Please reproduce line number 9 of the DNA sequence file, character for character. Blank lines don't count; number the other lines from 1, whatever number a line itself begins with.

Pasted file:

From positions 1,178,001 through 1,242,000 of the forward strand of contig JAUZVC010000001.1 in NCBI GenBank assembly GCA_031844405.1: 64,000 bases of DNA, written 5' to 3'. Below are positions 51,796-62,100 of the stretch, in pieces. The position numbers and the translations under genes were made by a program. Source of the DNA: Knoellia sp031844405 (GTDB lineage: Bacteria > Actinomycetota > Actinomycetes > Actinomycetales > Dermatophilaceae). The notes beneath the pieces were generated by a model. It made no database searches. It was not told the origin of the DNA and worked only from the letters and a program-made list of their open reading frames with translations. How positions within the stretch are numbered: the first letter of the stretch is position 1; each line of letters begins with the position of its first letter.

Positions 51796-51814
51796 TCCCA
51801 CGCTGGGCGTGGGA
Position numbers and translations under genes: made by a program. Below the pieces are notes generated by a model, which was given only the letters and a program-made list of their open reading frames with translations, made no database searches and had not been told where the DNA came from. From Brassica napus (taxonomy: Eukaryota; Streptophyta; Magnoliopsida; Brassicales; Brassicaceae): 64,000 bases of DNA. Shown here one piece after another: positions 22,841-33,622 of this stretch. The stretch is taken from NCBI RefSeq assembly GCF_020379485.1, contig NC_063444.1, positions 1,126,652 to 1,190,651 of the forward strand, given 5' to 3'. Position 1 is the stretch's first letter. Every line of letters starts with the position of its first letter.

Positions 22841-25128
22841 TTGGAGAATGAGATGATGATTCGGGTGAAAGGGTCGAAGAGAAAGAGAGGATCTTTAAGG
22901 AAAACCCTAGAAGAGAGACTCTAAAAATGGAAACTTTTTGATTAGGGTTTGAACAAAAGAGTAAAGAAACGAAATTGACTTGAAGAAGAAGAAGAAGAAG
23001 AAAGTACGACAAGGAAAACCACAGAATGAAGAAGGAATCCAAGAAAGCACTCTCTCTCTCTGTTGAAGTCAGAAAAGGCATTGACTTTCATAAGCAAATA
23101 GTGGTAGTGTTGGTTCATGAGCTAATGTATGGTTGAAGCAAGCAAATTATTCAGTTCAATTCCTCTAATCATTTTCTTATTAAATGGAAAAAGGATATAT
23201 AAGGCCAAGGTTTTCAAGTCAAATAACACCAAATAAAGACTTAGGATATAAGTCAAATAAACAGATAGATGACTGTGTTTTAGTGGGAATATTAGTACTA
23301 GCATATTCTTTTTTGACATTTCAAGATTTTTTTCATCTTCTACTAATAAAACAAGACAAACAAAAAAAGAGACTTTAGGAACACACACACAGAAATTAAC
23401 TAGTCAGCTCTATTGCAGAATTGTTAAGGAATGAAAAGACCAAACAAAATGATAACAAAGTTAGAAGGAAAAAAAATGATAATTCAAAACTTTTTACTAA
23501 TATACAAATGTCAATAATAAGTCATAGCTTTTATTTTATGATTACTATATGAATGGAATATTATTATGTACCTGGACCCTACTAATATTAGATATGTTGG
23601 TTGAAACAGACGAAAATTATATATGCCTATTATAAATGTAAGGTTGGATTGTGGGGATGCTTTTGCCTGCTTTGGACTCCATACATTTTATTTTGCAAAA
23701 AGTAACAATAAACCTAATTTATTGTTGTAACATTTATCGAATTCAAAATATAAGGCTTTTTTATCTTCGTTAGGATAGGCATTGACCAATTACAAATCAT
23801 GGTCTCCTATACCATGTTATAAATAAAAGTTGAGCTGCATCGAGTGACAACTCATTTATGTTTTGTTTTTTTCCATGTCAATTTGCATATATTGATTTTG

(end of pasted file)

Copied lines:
23001 AAAGTACGACAAGGAAAACCACAGAATGAAGAAGGAATCCAAGAAAGCACTCTCTCTCTCTGTTGAAGTCAGAAAAGGCATTGACTTTCATAAGCAAATA